Yesterday, I turned forty. Really, it's just another year. But, I like pausing and thinking about the decade that was. Really, the 4 decades that have been.
I like to joke that I've been growing into middle age my whole life. My best friends, when I was a child, were often quite a bit older than me. Often, they were adults. Teachers. Mentors. I've always been career-minded and focused, wanting to have jobs from a very young age and always relishing my work.
But, now, as I actually turn the age I feel I've been, in many ways, my entire life -- it's interesting to reflect on the growth that has brought me to this new decade. Growth that has, in many ways, surprised me.
My 20s were definitely the decade of foundation building. Finishing school, those first jobs and resume building, law school, my first fellowship after law school. And, a lot of my foundation building also came with tearing down the structures of childhood. It was painful for me. But, now, as a mother - I think it was probably equally (or more) painful for my parents. Especially my mom. I think the rejection and pushing away from your past is often associated with teenagers -- and, to be sure, I did that as a teenager. But, for me, the real push away from my childhood and my past came once I was out on my own. The process of developing an independent identity also meant tearing down the one that had been constructed by me, but also for me, as a child. It was rejecting narratives about myself that I had never been totally comfortable with and trying to figure out who I really was. It was proving to myself that I was a risk-taker (although, not at the fairgrounds), an academic (although, more in a practical way through work than in the abstract space of school) and independent (while being in a very close relationship with my partner in life). And, in my 20s, my natural inclination was to demonstrate these things through work and career and school.
And then came my 30s, which is when the real building began. The foundation I built in my 20s was strong -- for a career especially. I knew what I wanted to do, and had carefully put in place the pieces to do those things. Internships, classes, law school, more internships, a fellowship. I was poised for a stellar career. An impactful career. And, then, Eric and I started talking about what else we wanted to do with our lives and the possibility of family. So much of the identity I had reconstructed for myself in my 20s was based on a rejection of family that our early forays into conversations about building our own family felt like an abandonment of the persona I had created for myself. Luckily, I had the presence of mind not to be too tied to an image. And, I also knew that whatever image others had of me was just that -- an image. In fact, that was what I spent so much of my 20s fighting against internally. It was rejecting the notions others had of me (or, at a minimum, the notions I thought others had of me) and building confidence in who I really was.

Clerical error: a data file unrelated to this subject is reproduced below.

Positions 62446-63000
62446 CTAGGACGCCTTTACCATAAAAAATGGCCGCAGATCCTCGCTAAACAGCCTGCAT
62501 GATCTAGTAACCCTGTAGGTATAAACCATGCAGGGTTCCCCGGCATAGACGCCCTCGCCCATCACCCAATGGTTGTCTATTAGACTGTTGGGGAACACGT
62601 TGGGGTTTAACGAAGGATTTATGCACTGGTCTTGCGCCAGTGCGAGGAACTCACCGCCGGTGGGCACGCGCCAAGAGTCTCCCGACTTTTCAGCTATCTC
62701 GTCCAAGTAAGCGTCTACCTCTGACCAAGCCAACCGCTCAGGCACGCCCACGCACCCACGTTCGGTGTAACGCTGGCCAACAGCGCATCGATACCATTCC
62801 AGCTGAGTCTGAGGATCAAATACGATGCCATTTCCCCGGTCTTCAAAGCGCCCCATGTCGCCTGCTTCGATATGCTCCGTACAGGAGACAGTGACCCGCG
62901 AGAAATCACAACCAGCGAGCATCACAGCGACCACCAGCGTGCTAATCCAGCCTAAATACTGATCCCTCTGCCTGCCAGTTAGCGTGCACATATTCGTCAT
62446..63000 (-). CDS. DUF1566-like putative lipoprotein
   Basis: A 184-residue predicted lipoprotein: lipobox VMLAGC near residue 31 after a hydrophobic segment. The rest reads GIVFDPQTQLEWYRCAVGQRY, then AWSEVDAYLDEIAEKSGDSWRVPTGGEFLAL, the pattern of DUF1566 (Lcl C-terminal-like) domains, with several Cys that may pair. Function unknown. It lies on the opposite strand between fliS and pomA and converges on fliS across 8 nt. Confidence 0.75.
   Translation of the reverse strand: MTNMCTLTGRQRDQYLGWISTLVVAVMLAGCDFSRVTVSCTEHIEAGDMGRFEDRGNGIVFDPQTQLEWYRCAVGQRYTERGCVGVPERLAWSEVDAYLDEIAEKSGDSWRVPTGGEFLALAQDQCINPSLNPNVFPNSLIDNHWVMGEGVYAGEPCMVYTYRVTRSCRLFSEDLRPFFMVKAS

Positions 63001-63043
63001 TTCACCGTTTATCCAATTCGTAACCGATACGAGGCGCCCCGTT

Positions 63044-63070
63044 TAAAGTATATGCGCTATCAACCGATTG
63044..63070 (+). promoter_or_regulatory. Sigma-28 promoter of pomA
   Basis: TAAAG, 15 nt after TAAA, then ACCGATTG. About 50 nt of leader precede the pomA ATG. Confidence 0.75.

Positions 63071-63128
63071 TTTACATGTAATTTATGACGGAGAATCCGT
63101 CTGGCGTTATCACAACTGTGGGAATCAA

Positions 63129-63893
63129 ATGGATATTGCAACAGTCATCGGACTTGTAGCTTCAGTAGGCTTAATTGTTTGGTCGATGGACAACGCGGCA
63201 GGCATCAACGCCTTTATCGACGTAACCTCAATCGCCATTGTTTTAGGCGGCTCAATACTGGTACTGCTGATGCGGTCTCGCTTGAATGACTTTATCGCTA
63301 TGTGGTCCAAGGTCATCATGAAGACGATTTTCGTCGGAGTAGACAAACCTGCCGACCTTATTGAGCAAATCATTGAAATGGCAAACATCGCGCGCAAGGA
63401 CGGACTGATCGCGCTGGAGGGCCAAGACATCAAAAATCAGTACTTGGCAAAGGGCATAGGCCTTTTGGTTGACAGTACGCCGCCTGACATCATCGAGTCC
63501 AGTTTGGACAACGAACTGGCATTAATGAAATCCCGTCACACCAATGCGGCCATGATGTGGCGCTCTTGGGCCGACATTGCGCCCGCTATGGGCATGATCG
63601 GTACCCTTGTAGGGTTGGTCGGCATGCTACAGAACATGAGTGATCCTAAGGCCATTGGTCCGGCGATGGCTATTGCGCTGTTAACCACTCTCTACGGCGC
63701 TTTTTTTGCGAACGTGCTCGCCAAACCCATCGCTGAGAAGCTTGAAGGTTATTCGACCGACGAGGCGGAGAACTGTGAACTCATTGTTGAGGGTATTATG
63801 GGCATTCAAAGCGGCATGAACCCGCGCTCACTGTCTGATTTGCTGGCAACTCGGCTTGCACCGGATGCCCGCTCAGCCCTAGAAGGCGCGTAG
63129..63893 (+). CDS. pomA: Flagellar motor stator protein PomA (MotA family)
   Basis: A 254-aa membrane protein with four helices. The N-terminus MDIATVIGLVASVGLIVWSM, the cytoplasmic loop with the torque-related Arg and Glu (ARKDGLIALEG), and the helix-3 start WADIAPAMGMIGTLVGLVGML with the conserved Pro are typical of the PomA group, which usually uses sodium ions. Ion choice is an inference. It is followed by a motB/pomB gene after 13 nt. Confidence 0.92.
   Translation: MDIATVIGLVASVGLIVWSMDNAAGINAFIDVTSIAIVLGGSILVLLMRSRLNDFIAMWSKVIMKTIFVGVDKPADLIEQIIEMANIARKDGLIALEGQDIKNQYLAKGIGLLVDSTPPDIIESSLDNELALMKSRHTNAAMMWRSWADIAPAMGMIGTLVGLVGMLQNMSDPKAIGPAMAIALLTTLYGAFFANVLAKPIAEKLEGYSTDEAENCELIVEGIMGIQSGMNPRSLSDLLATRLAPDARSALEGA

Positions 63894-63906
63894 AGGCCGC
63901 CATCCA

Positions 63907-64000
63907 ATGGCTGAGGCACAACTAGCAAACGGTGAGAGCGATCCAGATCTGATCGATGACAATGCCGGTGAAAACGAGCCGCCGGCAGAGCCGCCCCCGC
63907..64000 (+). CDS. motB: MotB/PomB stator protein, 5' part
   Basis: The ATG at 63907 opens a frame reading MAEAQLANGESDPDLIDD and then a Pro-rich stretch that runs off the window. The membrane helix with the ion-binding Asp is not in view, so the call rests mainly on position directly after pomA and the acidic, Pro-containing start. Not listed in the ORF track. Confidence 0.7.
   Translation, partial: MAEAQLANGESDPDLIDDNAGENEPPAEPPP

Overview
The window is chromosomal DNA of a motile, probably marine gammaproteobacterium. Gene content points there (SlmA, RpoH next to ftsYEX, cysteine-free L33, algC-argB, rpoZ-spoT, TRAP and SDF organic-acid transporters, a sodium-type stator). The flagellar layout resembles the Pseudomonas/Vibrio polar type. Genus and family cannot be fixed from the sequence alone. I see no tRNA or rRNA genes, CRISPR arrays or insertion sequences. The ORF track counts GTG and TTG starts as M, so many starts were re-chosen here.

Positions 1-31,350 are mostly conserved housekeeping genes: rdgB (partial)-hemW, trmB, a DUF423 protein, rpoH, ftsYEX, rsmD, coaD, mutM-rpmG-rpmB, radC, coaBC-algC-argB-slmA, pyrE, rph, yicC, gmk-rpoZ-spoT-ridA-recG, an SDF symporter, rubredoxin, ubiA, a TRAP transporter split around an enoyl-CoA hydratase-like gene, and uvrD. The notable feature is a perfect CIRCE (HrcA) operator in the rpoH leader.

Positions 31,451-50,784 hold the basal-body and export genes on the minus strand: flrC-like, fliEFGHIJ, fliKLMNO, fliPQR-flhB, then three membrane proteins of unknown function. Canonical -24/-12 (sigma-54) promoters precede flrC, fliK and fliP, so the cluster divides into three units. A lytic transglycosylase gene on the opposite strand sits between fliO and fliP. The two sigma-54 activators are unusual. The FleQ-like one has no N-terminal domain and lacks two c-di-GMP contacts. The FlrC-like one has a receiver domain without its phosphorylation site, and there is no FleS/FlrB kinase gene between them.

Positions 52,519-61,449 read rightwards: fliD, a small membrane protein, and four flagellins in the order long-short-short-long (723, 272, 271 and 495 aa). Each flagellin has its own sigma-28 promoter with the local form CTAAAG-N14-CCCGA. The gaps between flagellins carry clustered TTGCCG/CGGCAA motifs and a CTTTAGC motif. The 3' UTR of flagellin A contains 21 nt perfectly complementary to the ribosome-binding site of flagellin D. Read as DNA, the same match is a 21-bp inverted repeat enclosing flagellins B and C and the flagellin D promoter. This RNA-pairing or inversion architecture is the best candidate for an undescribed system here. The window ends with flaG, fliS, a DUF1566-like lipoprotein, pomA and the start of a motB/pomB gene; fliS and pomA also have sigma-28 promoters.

So, we talked about dipping our toes in new waters by shifting course and building a family alongside our careers. And, then, we plunged -- since both the pregnancy and the baby came far faster than we had ever anticipated.
And so my 30s were about a new kind of building and balance. The building of a family. And, in building my own family, I found that I also started reconstructing the ties to my past -- to the very things I had spent so much of the prior decade rejecting. My friend Sarah jokes that the change was instantaneous and she saw it in my eyes the second she saw me in the hospital after I had Kailey. But, now, I know that what she saw was just that initial root taking hold. It was a new area of growth that started immediately, in that instant of becoming a mother. But, growing into what that really meant for me was the work of my 30s.